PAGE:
Litigation funding is known by many names. Pre-financing, litigation loan, car crash loan. For consumers, they all pile on the same thing. Instead of waiting for the case to be settled or brought to justice, which in a complicated case with potentially high dollar payouts can take months or years, a pre-financing company will pass some of the expected proceeds on to the plaintiff or plaintiff, who in turn assigns some of the proceeds Reclaim the financing company. In Angie’s case, she received a lump sum payment that she could use to settle bills, get medical treatment, and provide a cushion while she got ready to go back to work. In return, your lender will receive part of your repayment when the case is finally resolved.
Who is entitled to a pre-settlement advance?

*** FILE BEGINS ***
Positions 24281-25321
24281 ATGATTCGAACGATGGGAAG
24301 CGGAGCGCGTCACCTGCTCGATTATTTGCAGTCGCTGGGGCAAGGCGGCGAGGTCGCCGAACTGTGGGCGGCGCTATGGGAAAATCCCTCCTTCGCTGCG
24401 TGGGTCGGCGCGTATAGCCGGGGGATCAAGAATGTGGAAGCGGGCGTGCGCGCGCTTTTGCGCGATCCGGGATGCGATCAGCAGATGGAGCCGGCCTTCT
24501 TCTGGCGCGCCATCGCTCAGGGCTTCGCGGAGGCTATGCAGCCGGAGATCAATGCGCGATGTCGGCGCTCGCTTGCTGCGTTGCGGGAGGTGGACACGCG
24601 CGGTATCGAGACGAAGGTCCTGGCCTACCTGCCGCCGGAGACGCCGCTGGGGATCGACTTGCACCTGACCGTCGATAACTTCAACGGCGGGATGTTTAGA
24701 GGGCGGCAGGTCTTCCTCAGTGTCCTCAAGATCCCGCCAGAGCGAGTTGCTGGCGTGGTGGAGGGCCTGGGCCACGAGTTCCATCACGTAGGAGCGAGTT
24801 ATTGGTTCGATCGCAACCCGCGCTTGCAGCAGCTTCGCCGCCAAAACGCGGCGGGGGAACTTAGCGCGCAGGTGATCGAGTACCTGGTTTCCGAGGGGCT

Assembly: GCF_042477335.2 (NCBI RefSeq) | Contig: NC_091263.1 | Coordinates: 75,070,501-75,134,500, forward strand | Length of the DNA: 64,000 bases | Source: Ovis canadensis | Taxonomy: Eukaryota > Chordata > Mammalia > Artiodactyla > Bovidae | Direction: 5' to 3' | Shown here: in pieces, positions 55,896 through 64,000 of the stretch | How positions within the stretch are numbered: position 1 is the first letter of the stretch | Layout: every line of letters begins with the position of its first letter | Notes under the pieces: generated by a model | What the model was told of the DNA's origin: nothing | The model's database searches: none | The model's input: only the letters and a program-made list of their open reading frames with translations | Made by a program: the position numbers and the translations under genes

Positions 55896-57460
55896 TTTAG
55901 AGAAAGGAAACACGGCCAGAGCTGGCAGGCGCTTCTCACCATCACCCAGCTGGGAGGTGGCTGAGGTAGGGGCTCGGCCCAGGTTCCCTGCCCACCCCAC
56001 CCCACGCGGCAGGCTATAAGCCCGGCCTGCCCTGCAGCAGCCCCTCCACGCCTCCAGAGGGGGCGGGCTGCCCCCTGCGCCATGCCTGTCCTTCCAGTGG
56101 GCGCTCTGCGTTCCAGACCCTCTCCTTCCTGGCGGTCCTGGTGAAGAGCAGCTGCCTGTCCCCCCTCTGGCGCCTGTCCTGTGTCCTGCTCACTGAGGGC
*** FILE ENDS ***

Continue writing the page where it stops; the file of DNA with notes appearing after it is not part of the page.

The financing contract is not based on the plaintiff’s creditworthiness. Instead, funding agreements primarily take into account the strength of the plaintiff’s reasoning. For the litigation finance company, this transaction is an investment. Like all investors, the company wants to make sure that there is a reasonable probability that its investment will produce a profit. For this investigation, the company employs a team of underwriters to review the case to assess the potential return.
In assessing whether a case is a good candidate for a pre-financing loan, the underwriter considers a number of factors.
The active status of the dispute. For most transactions, the lender requires that the plaintiff have an attorney and an active legal process. If a case has already been filed, the funder can rely in part on the law firm’s review and assessment of the potential of the case. In a case that is already in court, the lender also has the assurance that the case is being led by professional staff whose interests coincide with those of the lender.